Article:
About this book
The rheology of dense red blood cell suspensions is investigated via computer simulations based on the lattice Boltzmann, the immersed boundary, and the finite element methods. The red blood cells are treated as extended and deformable particles immersed in the ambient fluid. In the first part of the work, the numerical model and strategies for stress evaluation are discussed. In the second part, the behavior of the suspensions in simple shear flow is studied for different volume fractions, particle deformabilities, and shear rates. Shear thinning behavior is recovered. The existence of a shear-induced transition from a tumbling to a tank-treading motion is demonstrated. The transition can be parameterized by a single quantity, namely the effective capillary number. It is the ratio of the suspension stress and the characteristic particle membrane stress. At the transition point, a strong increase in the orientational order of the red blood cells and a significant decrease of the particle diffusivity are observed. However, the average cell deformation shows no signature of the transition.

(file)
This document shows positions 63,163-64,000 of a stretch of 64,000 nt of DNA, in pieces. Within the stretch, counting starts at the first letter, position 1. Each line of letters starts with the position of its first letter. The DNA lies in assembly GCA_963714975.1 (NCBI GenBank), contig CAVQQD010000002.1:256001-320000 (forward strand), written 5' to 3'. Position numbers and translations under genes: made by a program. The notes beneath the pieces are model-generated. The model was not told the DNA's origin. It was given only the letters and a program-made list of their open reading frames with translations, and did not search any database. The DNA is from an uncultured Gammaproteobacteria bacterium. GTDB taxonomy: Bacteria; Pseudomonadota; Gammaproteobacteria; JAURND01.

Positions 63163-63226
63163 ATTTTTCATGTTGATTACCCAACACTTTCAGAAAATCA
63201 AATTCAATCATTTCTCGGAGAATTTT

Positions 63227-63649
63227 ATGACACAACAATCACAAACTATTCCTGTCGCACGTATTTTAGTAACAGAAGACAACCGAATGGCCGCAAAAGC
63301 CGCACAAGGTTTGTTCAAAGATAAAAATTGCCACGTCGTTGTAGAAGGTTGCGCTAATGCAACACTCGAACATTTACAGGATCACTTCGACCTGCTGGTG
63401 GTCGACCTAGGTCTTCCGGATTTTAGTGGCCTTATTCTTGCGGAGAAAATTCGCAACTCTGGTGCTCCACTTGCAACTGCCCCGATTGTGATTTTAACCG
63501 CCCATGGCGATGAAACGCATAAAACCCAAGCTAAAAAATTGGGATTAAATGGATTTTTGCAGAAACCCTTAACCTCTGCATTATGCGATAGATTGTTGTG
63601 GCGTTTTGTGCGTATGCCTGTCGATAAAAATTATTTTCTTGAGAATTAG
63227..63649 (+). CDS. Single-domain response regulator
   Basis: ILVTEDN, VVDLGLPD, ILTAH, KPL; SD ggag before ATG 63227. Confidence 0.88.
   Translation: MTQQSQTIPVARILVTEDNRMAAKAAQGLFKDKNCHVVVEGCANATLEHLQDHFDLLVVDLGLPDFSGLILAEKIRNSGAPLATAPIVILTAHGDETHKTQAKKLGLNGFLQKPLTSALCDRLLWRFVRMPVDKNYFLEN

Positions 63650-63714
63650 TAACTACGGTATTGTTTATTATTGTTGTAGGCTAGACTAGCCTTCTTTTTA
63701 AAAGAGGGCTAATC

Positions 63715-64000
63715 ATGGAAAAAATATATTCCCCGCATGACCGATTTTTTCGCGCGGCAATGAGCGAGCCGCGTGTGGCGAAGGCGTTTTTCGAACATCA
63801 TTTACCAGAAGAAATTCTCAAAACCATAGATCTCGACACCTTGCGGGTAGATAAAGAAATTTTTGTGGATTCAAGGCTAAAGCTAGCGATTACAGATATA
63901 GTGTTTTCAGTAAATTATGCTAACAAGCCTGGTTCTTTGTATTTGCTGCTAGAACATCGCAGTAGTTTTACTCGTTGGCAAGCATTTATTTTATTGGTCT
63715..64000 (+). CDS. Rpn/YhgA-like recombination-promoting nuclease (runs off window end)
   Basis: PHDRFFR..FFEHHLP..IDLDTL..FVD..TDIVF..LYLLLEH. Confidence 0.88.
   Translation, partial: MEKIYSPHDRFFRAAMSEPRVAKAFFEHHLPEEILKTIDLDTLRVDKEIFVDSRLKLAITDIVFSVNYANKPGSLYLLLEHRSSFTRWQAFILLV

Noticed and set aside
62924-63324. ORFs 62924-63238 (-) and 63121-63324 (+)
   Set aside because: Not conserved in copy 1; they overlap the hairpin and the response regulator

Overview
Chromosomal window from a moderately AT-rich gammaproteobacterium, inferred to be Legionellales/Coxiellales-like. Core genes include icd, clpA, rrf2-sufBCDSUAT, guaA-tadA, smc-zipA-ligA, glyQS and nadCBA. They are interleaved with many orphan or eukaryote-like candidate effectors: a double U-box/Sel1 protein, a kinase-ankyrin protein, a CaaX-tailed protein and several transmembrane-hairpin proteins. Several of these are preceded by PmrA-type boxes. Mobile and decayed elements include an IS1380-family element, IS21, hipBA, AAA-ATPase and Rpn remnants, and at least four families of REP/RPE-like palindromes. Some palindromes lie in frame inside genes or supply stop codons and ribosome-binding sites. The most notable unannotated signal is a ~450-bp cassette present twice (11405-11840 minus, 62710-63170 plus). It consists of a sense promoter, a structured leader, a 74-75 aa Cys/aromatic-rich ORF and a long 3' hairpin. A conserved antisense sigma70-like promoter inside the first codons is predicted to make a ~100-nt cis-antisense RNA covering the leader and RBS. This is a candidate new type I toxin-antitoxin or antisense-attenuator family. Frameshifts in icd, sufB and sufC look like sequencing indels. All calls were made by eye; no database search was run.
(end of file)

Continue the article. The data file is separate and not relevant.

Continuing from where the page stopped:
Blood Rheology Direct Numerical Simulation Immersed Boundary Method Lattice Boltzmann Method Red Blood Cell Suspensions